[llvm-dev] RFC: Generic IR reductions

Renato Golin via llvm-dev llvm-dev at lists.llvm.org
Wed Feb 1 14:02:50 PST 2017

On 1 February 2017 at 21:22, Saito, Hideki <hideki.saito at intel.com> wrote:
> I think we are converging enough at the detail level, but having a big
> difference in the opinions at the "vision" level.  :)

Vision is always harder than engineering. :)

So, I have copied a lot more people now, to make sure we get a wider
audience. I want to give them a chance to chime in early enough.
Folks, feel free to copy more people if you think they need to have an

Here's a summary:

Problem #1: Reductions are common, but:
 * the code generated is large (log(lanes) operations + extracts) and
will get "too large" with 1024/2048 bit vectors
 * this may cause compile time slow downs (we're not sure, need data),
and increased complexity in pattern-matching description for the
 * the semantics can be target-specific (ordered / non-ordered /
non-binary reduction), but I don't know of any target that is not
 * constant propagation can hide the semantics half-way through, and
the back-end loses the ability to match

Problem #2: As we move to scalable vectors (of unknown length, like SVE), we:
 * can't generate binary extracts + ops (to mean unordered / aka
fast), as we don't know the number of lanes
 * we'll have to represent ordered reduction as a loop based on the
(unknown at compile time) "compile time constant" that represents the
vector length

So, Amara's proposal converged to solve all those problems with a new
intrinsic similar to:

  %red = type-out @llvm.reduce.op.vec-type.type-out.ordered(<vec-ty> %vector)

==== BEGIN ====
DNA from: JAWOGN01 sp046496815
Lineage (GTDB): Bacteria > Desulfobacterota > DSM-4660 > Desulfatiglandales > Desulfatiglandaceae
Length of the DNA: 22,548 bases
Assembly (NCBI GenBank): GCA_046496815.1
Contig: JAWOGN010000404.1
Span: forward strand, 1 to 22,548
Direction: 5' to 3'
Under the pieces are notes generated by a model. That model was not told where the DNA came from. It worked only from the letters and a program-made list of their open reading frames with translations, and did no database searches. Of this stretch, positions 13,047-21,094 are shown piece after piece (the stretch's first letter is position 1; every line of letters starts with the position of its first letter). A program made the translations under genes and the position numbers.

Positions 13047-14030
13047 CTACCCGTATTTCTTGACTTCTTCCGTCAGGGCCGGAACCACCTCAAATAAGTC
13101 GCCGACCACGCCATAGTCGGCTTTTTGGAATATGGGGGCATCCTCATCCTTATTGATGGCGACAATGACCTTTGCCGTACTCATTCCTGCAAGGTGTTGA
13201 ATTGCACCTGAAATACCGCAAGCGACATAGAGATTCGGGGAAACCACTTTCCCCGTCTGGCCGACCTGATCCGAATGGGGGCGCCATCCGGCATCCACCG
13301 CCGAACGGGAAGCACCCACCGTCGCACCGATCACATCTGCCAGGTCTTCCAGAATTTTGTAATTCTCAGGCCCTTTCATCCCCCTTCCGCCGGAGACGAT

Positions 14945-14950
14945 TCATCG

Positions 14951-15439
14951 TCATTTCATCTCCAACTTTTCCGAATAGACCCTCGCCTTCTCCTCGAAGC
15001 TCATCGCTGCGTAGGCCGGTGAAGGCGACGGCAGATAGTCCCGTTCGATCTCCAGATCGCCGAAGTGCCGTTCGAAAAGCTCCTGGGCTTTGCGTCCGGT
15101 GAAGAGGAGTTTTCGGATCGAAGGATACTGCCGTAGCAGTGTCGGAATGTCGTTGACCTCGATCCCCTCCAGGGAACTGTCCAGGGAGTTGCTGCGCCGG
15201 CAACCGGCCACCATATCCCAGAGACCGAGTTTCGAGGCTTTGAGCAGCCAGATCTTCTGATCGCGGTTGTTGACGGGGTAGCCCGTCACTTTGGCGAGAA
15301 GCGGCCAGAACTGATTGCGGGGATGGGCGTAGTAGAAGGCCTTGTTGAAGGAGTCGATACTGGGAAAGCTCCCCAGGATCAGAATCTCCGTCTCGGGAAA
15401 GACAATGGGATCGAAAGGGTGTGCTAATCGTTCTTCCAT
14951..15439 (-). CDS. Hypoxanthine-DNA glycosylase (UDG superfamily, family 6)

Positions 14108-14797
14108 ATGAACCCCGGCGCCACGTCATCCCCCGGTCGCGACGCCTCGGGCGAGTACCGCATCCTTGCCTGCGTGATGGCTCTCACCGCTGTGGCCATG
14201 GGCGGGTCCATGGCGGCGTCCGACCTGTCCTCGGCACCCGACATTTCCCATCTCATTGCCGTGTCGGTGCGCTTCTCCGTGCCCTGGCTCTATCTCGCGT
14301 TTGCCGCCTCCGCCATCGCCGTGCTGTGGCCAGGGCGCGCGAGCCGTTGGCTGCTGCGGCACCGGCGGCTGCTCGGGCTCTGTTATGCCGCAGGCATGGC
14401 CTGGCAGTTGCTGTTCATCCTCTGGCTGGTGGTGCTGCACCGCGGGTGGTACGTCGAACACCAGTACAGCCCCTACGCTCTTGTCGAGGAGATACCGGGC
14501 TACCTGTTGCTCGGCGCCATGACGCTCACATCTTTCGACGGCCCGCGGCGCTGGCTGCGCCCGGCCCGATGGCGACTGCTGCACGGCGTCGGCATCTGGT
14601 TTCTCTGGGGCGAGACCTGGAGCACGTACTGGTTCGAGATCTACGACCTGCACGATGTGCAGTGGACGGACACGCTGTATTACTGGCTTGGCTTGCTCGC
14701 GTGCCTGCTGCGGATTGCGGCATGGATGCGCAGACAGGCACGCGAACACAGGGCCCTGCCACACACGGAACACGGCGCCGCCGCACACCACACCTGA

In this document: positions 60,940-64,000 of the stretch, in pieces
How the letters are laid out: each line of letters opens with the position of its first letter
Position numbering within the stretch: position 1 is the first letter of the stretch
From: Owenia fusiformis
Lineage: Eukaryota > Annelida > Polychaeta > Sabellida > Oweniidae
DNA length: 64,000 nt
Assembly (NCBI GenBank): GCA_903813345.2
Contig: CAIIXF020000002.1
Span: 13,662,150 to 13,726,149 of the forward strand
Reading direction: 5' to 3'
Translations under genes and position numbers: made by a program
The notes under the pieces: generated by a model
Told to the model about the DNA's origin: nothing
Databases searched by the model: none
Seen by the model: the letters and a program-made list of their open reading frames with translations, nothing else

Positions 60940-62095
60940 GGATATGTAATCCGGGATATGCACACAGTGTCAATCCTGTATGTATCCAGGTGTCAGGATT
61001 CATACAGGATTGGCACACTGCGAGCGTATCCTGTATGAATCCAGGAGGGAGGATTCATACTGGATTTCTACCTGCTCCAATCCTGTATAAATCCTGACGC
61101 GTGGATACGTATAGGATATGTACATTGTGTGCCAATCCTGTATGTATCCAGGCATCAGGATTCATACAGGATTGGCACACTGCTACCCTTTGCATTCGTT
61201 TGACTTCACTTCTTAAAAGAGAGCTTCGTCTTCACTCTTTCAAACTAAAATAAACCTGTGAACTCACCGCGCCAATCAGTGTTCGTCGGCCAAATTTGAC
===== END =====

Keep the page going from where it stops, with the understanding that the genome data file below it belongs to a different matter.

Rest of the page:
* "op" one of { add, sub, mul, max, min, etc } x { '', 'f' } for
integer / float
 * vec-ty the input type, which can be a scalable type in the future
(<n x N x type>).
 * type-out not necessarily equal to the lane type in vec-ty, to allow
for widening/shotening or FP to int conversions, it supported.
 * "ordered" some flag meaning FP precision is a concern (could be
"fast" meaning the opposite, doesn't matter)

The solution simplifies a lot the loop vectoriser, as well as the SLP
and, as Amara said, could even be used by front-ends or other passes
when the semantics is guaranteed (Haskell?).

However, it also incur in the same issue we had with the other vector
intrinsics: they stiff the IR, making other optimisations discard
information, avoid valid transformations or even plain bad code-gen.

So far, on the specific topic for reductions, the only case I could
think of that we'd miss optimisations is when we have two compatible
reductions and we want to merge them. For example, NEON can
horizontally reduce one or two vectors at the same time, or we could
have three strided reductions and then combine them all into one after

What stops us from doing so with intrinsics is just the knowledge, so
we trade complexity in the back-end to match long patterns for
complexity in optimisation passes to know about the new intrinsics.

The arguments were:

Pro intrinsic:
 * Simpler and shorter IR
 * Easier to read, easier for the vectorisers to generate
 * Easier for the back-end to match
 * Easier transition towards scalable vectors in the future

 * Already existing patterns work and can expose further opportunities
 * We may have to change more middle-end passes / back-ends than would
be affected

I really have no strong opinion either way. Both are challenging in
their own rights, and this is worth doing anyway.

Did I miss something?


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